Login | June 25, 2018

Wind and cycling

Pete’s World

Published: May 8, 2017

Northeast Ohio springs are notorious for endless days of steady blowing and gusting winds, which isn't so awfully bad…until you decide to get out there for a bike ride.

That’s when even a consistent 10 to 12 mph wind can turn every pedal stroke into a painful physical as well as mental challenge. And suddenly what started out as a much anticipated fun ride morphs into an agony filled, Hell On Wheels ride.

Heck, non-wind mph’s can easily be slashed in half with a stiff headwind, which means one’s energy expenditure might have to double to maintain that same windless speed.

So let’s take a look at this turbulent issue from two standpoints, the physical, scientific side, and then the mental, mind-over-matter side.

First, realize that even on a flat road with no headwind, aerodynamic drag is by far the greatest barrier to a cyclist's speed, accounting for 70 to 90 percent of the resistance felt when pedaling.

Toss in an ugly headwind and those percentages really get nasty.

So reducing wind resistance is crucial to maintaining your typical non-wind cycling speed when headwind riding.

Second, understand that the more upright your riding posture, the more aerodynamic drag you create.

Therefore, by lowering your upper body towards the top tube such that the wind “flows” across your back, well, that puts you into a more aerodynamic position, especially when you’re battling a headwind.

Okay, so you’re not a bike racer, you just hate riding stretched out on the drops, and more than anything, you think it’s uncomfortable as heck.

I get it, and it can be tough, yet understand that learning to adjust to a more aerodynamically efficient position during frisky headwinds will absolutely make your cycling experiences much more pleasurable.

And the best way to acclimate to a low riding position is to approach it in small chunks of time.

Begin with 2- to 5-minute stretches where you keep a low back and ride with your hands on the drops.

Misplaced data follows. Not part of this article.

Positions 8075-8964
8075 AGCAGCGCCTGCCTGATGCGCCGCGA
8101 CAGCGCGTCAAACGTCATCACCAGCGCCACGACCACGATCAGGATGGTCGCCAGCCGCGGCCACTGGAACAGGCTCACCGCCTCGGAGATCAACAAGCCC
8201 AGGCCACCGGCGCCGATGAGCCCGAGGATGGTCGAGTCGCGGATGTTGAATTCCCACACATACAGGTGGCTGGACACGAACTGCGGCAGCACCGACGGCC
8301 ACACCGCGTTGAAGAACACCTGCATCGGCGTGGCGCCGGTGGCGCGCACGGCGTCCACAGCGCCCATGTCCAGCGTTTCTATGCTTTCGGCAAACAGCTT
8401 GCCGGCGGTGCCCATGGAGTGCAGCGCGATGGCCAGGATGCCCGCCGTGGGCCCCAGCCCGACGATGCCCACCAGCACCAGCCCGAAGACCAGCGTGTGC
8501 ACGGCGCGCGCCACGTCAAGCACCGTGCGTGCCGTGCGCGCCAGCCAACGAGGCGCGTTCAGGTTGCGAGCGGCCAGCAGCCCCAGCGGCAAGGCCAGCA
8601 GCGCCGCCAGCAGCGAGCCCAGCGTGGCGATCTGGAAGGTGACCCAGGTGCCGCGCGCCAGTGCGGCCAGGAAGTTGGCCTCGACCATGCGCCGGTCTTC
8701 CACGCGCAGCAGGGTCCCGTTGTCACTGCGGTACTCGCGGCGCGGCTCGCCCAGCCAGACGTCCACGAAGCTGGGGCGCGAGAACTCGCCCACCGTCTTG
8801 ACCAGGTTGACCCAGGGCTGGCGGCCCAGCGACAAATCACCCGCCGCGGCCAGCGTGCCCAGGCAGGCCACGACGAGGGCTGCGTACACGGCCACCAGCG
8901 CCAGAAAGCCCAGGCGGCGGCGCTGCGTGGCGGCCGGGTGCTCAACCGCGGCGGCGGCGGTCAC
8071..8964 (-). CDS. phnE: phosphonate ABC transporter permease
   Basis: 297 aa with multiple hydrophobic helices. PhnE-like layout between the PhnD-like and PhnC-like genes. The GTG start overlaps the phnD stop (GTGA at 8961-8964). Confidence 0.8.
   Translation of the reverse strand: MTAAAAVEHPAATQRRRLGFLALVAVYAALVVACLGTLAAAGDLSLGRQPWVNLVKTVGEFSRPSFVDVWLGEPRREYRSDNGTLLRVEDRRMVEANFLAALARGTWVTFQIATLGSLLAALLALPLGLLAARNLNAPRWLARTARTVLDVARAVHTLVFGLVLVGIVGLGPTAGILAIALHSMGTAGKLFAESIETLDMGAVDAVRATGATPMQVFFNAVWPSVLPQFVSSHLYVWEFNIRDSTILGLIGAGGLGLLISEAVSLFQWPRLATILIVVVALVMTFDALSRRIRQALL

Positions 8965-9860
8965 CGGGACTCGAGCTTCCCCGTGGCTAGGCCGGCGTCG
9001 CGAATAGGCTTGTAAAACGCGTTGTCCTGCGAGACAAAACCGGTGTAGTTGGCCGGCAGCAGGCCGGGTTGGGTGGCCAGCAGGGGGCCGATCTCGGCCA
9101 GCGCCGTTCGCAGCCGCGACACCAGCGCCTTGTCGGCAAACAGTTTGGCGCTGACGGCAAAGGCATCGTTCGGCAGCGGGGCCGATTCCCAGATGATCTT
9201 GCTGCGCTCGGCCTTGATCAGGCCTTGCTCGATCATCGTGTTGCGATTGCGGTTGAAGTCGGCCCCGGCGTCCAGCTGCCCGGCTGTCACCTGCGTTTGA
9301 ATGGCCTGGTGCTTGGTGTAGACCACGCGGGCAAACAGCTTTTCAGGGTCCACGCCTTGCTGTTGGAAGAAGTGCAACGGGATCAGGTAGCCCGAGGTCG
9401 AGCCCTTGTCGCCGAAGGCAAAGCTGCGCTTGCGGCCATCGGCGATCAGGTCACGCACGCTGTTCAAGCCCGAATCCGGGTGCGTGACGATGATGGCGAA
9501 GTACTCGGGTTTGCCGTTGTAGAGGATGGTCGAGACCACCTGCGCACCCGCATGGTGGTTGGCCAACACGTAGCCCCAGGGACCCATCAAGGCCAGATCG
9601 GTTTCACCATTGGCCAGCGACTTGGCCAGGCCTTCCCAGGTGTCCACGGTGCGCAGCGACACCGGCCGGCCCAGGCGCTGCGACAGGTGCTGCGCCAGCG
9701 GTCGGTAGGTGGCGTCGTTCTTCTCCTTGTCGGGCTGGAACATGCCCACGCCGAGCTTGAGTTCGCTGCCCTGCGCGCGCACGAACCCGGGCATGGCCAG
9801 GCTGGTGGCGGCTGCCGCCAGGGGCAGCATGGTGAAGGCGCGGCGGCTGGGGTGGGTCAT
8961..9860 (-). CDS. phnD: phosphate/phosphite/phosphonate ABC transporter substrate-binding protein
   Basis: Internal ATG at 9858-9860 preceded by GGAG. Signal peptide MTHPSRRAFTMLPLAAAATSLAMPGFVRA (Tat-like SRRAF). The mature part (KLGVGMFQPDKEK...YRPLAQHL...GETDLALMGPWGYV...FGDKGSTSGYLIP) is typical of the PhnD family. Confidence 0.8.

Initially, you’ll likely feel quite uncomfortable, and you might even loose a bit of power, but eventually you’ll be able to spend more and more of your headwind riding time down there on those dreaded drops without a loss in power.

Once you acclimate to the drop position, and it could take months, you might want to think about lowering your stem height.

Again, as you did with time also do with height - lower incrementally until you’ve achieved your desired position.

Doing so will decrease the angle at your torso, thereby further reducing the aerodynamic drag from your upper body, even when you’re on the bar tops.

Now to the nonscientific side of this headwind thing, which I’d like to address with a bit of personal retrospection.

Many years ago, I often encountered, both during recreational riding, racing, and training, occasions when my fellow cyclists and I became mentally beat down by a gnarly head or crosswind.

We’d just kind of give up, sometimes out of frustration, sometimes out of agony, sometimes out of lack of willpower.

Well, it was those incidents that eventually motivated me to begin accepting the wind as not only an invisible adversary to compete against, but also as a training partner and a teammate when cycling in mass start events.

With only two choices available, challenging the wind and using it as a motivator, or letting it break me, I chose the former.

This mindset became especially helpful when racing in time trial events, where I was confident that any nasty headwind would help to break my competitor’s will to win.

Several years after adopting this mindset I literally thrived in dicy wind situations, that while my competition bitched, moaned, complained…and sometimes gave up.

Once I left racing I took that same attitude into cross-country riding, pedaling against 20-, 30- and even 40-mph headwinds out on the Great Plains. A strong mindset, not fitness, helped me to endure those tortuous days of unrelenting winds in places where I stood out as the tallest wind-target on an endlessly flat landscape.

So think about this the next time you’re out there battling a brutal headwind, sometimes fitness isn’t the primary element that separates one athlete from another, it can also be mindset, attitude and composure.

With that I say, “embrace the wind.”